So I’m asking you.

    Please be mindful. Please consider those around you, and the grander consequences of your choosing to disregard the recommendations and guidelines. Your flippancy potentially endangers you and your household and those you love. Your casual disregard potentially pushes the clock that much further back on when we can -all- move forward.

    Yes, it all sucks, masks can be uncomfortable, social distancing and lack of human contact takes a toll mentally. Yes, not being able to gather during beach and bbq season is both incredibly disappointing and depressing, especially for those of us who are more socially inclined. Sure, your health is your own business, and you may choose a more lackadaisical attitude toward precautions, but when you do so you potentially put other people at risk. Take precautions and follow the guidelines. They may not be 100% guaranteed to thwart transmission, they’re our best bet of beating this, or at least holding out until we can get a vaccine.

    Fire up a tabletop simulator and play online. Get yourself into an online D&D game with Zoom and Roll20 or somesuch. Fire up Diablo III and play with your friends as you work to finally level up a Necromancer. While it’s certainly not the same, it’s better than being the reason why someone else has to say goodbye to a loved one.

    We’ll get back to nerdier things later in the week, for now… please be mindful.

    And wash your damn hands.


  • SDE: The Pauper Prince & Modiphius’ The Art of Conan

    Welcome to the end of the week! Today we’re taking a quick look at two different treats that were announced this week. From our friends at Ninja Division, the latest addition to the Masterclass line of resin chibi models is the Pauper Price and his guild of goblin urchins, and from Modiphius, the latest book for the Conan RPG – The Art of Conan!

    The Pauper Prince

    Ninja Division has been releasing some wonderful resin chibi models for their Masterclass line, proceeds of which are going to fund their larger projects including Super Dungeon Legends and Relic Knights 2.0. We’ve seen some great new heroes like the Easter-themed Springtime Druid and the star-spanning Chuy, playable in both Super Dungeon and Rail Raiders, but the Pauper Prince is the first Masterclass entry that provides not just a a model or two, but a brand new Dungeon Boss and spawn point. These new models also add some more life to Clockwork Cove, expanding the lore of the region.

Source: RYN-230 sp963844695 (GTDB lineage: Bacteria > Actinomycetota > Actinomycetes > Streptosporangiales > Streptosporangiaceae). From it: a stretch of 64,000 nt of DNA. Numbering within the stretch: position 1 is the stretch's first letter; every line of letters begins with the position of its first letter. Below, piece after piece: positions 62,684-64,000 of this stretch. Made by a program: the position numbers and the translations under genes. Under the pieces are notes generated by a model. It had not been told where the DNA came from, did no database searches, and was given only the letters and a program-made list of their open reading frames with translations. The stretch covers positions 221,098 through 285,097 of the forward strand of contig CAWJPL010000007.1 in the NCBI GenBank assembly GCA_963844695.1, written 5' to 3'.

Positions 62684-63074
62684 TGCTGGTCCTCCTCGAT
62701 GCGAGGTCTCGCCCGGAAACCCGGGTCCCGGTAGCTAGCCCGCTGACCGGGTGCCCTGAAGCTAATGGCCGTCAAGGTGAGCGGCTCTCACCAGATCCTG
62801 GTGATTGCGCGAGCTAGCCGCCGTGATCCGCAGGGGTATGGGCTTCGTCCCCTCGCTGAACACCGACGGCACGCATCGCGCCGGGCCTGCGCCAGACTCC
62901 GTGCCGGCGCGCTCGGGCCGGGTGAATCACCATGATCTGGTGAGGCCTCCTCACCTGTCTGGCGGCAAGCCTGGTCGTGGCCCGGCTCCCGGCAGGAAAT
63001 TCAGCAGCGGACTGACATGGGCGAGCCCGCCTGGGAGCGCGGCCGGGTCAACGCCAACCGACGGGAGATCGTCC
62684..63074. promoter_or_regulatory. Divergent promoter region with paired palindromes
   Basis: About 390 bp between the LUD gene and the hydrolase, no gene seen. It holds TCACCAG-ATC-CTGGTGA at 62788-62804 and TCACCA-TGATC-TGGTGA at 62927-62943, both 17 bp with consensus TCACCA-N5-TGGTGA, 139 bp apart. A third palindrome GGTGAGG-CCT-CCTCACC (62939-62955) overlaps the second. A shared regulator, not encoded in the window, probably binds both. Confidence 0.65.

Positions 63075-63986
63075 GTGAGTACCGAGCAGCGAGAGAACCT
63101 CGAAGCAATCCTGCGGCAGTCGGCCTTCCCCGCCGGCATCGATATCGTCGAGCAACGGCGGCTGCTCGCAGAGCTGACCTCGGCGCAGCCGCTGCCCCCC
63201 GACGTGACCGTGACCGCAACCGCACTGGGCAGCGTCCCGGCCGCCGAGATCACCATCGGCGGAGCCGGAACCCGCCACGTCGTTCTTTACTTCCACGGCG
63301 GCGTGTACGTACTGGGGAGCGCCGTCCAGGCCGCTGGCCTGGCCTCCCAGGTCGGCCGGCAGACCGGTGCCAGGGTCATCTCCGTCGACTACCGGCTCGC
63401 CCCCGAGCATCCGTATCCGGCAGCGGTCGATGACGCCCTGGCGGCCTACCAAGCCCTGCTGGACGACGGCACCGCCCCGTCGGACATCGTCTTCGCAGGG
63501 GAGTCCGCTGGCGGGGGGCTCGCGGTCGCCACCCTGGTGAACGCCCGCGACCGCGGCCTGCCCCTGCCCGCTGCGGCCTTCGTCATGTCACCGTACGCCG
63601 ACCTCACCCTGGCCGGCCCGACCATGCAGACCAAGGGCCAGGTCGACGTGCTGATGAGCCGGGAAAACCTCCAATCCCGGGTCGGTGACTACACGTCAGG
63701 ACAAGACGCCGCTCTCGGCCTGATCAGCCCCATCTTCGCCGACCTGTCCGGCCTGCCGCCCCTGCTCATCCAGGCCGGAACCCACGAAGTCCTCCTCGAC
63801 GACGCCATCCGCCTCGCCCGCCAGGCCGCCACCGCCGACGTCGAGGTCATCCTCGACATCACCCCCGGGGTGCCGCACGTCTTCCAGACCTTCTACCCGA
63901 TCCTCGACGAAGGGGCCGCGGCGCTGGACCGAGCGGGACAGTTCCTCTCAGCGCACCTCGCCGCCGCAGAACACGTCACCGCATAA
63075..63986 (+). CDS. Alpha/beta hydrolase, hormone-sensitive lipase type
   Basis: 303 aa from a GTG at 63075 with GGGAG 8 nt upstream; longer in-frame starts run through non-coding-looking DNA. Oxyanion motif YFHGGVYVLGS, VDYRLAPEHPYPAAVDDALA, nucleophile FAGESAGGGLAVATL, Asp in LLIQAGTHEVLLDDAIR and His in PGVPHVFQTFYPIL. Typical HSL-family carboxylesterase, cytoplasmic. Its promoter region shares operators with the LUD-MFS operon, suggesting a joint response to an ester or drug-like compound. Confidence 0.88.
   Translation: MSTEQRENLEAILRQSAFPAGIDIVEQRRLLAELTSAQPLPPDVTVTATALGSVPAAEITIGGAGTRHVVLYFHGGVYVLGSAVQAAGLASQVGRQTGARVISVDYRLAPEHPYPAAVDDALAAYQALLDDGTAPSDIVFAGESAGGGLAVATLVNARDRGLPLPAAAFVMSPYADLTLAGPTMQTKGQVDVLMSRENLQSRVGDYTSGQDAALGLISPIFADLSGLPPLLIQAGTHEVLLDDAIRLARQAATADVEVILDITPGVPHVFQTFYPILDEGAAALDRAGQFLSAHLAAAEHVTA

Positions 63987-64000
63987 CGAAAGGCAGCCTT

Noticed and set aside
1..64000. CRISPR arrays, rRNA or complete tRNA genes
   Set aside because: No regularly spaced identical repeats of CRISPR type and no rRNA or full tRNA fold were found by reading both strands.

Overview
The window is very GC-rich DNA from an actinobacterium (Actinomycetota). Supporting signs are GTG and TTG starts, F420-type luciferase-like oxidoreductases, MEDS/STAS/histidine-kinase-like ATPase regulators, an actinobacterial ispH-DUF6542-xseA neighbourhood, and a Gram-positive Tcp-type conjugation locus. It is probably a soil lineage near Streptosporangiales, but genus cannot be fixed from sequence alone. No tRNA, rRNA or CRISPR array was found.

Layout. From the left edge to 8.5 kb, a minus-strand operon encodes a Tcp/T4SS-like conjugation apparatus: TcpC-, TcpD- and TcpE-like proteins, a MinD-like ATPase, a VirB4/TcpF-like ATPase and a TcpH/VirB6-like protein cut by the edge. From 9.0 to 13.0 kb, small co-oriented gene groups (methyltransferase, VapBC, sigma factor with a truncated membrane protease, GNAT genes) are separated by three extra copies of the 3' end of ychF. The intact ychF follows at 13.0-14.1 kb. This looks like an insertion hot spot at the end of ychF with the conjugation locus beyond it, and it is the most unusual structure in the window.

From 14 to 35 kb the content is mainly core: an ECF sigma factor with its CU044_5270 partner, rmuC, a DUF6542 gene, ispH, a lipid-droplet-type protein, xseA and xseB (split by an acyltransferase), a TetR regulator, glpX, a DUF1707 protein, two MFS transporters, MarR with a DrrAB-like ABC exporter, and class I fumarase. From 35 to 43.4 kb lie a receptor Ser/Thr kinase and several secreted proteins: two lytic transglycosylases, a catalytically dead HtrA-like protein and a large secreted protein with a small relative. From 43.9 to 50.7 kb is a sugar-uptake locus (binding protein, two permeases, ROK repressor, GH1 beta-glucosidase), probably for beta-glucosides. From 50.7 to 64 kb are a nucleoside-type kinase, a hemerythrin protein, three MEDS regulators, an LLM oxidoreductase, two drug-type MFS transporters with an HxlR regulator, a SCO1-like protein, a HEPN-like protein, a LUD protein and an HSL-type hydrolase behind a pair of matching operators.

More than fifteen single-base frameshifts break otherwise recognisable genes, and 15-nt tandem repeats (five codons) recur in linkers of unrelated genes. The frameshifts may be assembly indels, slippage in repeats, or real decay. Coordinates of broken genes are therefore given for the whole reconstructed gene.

Clockwork Cove is the most “Steampunk” area of Crystalia, home to inventors and industry, setting itself apart from more traditional Fantasy regions, the gothic shadows of Glauerdoom Moor, or the savage peaks of Frostbyte Reach. The Pauper Prince holds power in the Undercove, the seedier underbelly of Clockwork Cove, backed by the goblins of the Prince’s Guild. This is immediately reminiscent of Oliver Twist’s Fagin and his orphans.

    A troll in a top hat, the Pauper Prince is a radical change from the trolls we’ve previously seen in Super Dungeon, the shamans of the Mistmourn Coast. We don’t have any information about his rules yet, but one can only assume he’s traded his people’s spiritual abilities for the ability to command an army of rats. Given my fondness of rats, I won’t lie, the rats alone are almost enough to garner my investment.

    The Prince’s Guild are those who serve the prince. Undercove Goblins, the spawn point comes with a small horde of little greenskins with impressive probosci. Moffet leads the bunch, with her repeating pistol, and she’s backed by four dagger-wielding Guttersnipes and a pair of Fetchers with weighted nets.

    Hopefully we’ll see rules soon, but for now you can click the pictures to put in a pre-order, with shipping expected to begin near the end of July. It occurs that the two combined – the Prince and the Guild – will make for an awesome chibi diorama, let alone the centerpiece for a whole new campaign of Super Dungeon Explore.

    The Art of Conan

    We’ve had a look at a few of the sourcebooks for Conan: Adventures In An Age Undreamed Of in the past. Modiphius has consistently been releasing excellent sourcebooks for the RPG, expanding on Robert E Howard’s world with more and more resources. Any storyteller, dungeon master, overseer or Friend Computer will tell you how art can make a huge impact on your gaming experiences, from setting the tone to providing reference visuals for NPCs and monsters –  both of which can make the gaming experience come alive for your players.

    The Art of Conan is a compilation volume of art from seventeen (17!) sourcebooks, ranging from the Player’s Guide to Conan The Thief to Horrors of the Hyborian Age to Conan The Exiles, bringing the world and beasties of the Conan Exiles video game into the RPG.

    Each chapter introduces art from a new sourcebook, with a special spotlight on the cover artist. The covers include fantasy art luminaries such as Brom, Paolo Parente, Simon Bisley, Alex Horley, Darren Bader, and more.

    Whether you’re interested in a coffee table book, a resource to add a visual element to your games, or you’re just a fan of fantasy art of shirtless swordsmen fighting an array of giant apes, reptiles and gibbering monstrosities, The Art of Conan is worth a peek. You can get the PDF directly from Modiphius or via DriveThruRPG.